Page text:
Nuyoricans are migrants and the descendants of migrants who moved from Puerto Rico to New York City and its environs. The bulk of this population migrated during the 1940s and 1950s. Even though Nicholasa Mohr was born slightly earlier, in 1938, she still was part of those changes. Her writing revealed the realities that musicals like West Side Story glossed over. Her truth and determination helped make her a literary and artistic success.
Mohr’s mother Nicholasa (Rivera) Golpe moved with four sons to East Harlem and there met her future husband, Pedro Golpe. The new family moved to the Bronx before having three children together. On November 1, 1938, young Nicholasa became their final child and only daughter. She fell in love with reading after discovering the local public library at the age of 7.
Her father died when she was 8 years old, leaving the family in a precarious financial situation. She used paper, pencils, and crayons that her mother gave her to work through not just grief but also the daily struggles of life. Even though it was considered unnecessary for a Hispanic girl to get anything other than a trade education, her mother encouraged her to keep drawing, and the girl found a school where she could study fashion design.
Again family tragedy struck, and before she could finish high school, young Nicholasa’s mother died, leaving her in the care of an aunt who didn’t encourage her. But it didn’t matter, because the teen already had her career goals set, and after graduating from the trade school she went to the Arts Students League from 1953-56 while she worked to support herself. Her work allowed her to finish that training and to travel to Mexico City to study the culture and artists behind the Mexican murals she had grown to love. She returned to NYC and was a fine arts painter from 1957-58 while she attended the New School for Social Research, where she met her future husband, Irwin Mohr.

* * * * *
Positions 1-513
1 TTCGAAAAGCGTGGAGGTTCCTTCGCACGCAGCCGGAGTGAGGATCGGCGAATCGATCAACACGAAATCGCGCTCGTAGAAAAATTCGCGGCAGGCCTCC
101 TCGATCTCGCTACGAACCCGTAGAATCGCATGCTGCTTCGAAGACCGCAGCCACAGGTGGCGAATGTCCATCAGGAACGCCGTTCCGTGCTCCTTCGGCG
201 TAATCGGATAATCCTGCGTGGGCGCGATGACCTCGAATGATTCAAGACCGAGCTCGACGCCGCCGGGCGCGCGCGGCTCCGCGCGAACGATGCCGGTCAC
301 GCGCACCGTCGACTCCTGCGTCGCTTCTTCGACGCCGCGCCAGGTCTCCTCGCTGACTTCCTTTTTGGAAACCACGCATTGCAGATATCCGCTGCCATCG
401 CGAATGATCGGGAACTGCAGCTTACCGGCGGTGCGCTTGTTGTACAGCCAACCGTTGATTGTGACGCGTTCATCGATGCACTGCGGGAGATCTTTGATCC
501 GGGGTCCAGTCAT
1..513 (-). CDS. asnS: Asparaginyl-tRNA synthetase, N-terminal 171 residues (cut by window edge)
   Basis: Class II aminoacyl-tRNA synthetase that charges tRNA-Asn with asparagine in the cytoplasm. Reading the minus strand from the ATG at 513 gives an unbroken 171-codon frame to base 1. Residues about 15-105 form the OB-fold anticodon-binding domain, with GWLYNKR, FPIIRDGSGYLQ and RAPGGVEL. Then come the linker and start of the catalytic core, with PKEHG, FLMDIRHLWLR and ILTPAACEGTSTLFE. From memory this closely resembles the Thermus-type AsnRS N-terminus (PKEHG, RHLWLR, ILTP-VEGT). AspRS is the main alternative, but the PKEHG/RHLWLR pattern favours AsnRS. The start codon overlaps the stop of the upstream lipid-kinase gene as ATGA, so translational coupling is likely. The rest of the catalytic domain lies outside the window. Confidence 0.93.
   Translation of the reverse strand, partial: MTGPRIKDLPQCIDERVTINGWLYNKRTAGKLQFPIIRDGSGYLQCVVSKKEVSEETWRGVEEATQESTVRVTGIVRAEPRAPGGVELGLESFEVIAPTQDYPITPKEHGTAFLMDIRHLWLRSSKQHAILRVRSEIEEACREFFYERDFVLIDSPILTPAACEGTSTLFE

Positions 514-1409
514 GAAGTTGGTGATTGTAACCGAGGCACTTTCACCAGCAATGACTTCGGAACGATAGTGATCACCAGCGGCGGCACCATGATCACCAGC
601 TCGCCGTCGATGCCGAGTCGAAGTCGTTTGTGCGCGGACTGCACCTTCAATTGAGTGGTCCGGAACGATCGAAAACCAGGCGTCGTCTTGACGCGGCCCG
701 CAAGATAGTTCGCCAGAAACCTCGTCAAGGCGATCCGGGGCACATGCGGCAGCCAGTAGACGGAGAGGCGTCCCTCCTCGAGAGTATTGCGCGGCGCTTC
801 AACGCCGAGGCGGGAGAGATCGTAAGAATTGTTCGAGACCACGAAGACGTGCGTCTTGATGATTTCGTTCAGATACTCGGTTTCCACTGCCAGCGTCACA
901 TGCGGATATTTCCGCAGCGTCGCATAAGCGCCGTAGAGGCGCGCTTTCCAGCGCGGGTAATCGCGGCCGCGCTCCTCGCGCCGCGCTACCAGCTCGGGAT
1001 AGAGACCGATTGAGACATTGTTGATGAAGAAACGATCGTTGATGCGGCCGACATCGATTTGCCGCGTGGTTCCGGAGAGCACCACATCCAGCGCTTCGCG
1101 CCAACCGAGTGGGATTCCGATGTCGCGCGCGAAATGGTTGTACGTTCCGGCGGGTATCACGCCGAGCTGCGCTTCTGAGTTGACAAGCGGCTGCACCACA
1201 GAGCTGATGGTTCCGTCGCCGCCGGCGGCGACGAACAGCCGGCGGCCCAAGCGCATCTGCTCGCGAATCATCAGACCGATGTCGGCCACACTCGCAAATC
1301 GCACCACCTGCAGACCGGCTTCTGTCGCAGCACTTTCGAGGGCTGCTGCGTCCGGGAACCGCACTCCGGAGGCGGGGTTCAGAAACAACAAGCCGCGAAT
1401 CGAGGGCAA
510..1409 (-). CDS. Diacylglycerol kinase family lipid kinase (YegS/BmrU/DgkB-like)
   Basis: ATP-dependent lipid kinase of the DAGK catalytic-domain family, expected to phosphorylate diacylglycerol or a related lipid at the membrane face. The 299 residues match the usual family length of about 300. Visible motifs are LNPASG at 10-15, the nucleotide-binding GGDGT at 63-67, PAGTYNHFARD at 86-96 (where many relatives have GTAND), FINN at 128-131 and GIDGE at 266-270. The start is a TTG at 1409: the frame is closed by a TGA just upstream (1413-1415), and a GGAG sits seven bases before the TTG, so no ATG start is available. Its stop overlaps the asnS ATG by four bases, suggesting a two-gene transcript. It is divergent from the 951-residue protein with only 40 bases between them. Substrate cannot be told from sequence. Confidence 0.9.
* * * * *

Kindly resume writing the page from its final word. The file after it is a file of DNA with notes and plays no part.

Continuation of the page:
From 1959-66 Nicholasa Mohr was a fine arts painter at the Brooklyn Museum Art School. She worked with printmaking and silkscreening at the Pratt Center for Contemporary Printmaking from 1966-69. As she continued making and teaching art at various schools, her love of books turned into a career in books as an illustrator. Along with her images, Mohr starting adding text, and it was her text that got her a book contract.
Nilda: A Novel was published in 1973 and was roundly praised for the story and the illustrations, all of which Mohr created. The book told the story of Nilda, a teenage Nuyorican growing up amid poverty and bigotry. It was the first of 13 books that Mohr saw published by major American companies like Harper & Row and Penguin Random House. When Nilda was published, Mohr became the first Latina author to sign a contract with a major literary company, and her works through 1998 made her the Latina author with the longest career with major publishers. No, once you are in the “big leagues” of publishing there is no guarantee you will continue with the giants, so this is quite an accomplishment, even in the 21st century.
Mohr’s characters tackle not only prejudice for being Hispanic but also sexism and economic hardships. The pressure to assimilate yet respect cultural heritage is another theme her work addresses. For an artist, the role of language as both controlling and freeing recurs.
Mohr continues to work as an artist, author, teacher, and producer at educational institutions, in community groups, and on public television. She has won numerous literary awards, including the Jane Addams Children’s Book Award in 1974 and the Hispanic Heritage Award for Literature in 1997. Even at the age of 80, Mohr can still occasionally be found giving lectures or meeting fans.